The ole house rests along Arnoldsburg's main drag,
bordered by the WPA depression era stone wall,
a view of life's passing parade from the porch
The aged house, worn gray by years of weather, stands above US 33-119 on the main drag of Arnoldsburg, empty for many years, maybe 40.
It was built, likely in the 1920s-30s, by Coley Argabrite and his wife Lula. Argabrite was a rural mail carrier in the Arnoldsburg area, he and his wife having no children.
Coley, whose given name is likely Clarence B. Argabrite, died in 1950 at age 68, and his wife, Lula lived until 1971 at 82. They are buried in Sand Ridge Cemetery.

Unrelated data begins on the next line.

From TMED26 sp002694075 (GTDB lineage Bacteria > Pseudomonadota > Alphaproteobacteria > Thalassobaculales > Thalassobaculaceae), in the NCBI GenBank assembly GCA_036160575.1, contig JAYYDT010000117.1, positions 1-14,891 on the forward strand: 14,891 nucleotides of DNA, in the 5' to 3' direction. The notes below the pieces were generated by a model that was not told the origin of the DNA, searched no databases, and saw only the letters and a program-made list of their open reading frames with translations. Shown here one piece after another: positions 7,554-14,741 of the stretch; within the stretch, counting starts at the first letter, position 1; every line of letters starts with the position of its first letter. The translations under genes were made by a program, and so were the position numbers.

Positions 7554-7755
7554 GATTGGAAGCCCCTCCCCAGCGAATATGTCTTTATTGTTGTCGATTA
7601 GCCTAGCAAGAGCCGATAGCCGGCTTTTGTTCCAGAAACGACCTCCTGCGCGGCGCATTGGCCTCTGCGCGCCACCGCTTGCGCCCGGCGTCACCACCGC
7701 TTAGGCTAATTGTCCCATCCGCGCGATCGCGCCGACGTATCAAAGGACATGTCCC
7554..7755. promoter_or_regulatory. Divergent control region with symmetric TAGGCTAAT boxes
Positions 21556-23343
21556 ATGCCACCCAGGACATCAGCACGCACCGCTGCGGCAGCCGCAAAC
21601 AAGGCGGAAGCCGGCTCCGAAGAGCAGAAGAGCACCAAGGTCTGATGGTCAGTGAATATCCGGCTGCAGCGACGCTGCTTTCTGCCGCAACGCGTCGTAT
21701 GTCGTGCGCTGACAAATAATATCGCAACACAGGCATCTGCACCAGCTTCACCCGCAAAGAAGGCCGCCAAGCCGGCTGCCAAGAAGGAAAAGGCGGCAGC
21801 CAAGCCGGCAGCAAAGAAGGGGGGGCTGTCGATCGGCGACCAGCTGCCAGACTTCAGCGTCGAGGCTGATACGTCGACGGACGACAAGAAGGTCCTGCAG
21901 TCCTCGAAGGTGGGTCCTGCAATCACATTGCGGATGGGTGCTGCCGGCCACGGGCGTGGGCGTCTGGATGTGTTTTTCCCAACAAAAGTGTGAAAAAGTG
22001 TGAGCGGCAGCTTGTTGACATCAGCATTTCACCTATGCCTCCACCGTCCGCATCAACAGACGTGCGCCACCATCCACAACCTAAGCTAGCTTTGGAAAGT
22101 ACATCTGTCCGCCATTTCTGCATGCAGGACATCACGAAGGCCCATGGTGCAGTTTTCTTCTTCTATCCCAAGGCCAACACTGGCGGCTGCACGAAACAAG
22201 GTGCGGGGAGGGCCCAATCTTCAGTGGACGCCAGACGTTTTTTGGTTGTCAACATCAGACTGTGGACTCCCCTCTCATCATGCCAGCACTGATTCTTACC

The ole house is on its last legs, but
a giant tree in the yard could live on
Ray and Emma Luzader Cottrell bought the house about 1959, and no one has lived in it since. The late Ray Cottrell operated an auto repair garage in Arnoldsburg for about 30 years.
Emma Cottrell still lives next to the "ole house," recalling that Mrs. Argabrite was a "wonderful woman."
Perhaps the vision conjured about the house, which rests above the WPA stone wall constructed during the Great Depression, is thinking about porch sitting and watching the passing parade on Arnoldsburg's main drag.
Nearby is a giant tree which will outlast the house, the owner said the house should be torn down.
(This ole house has now been razed)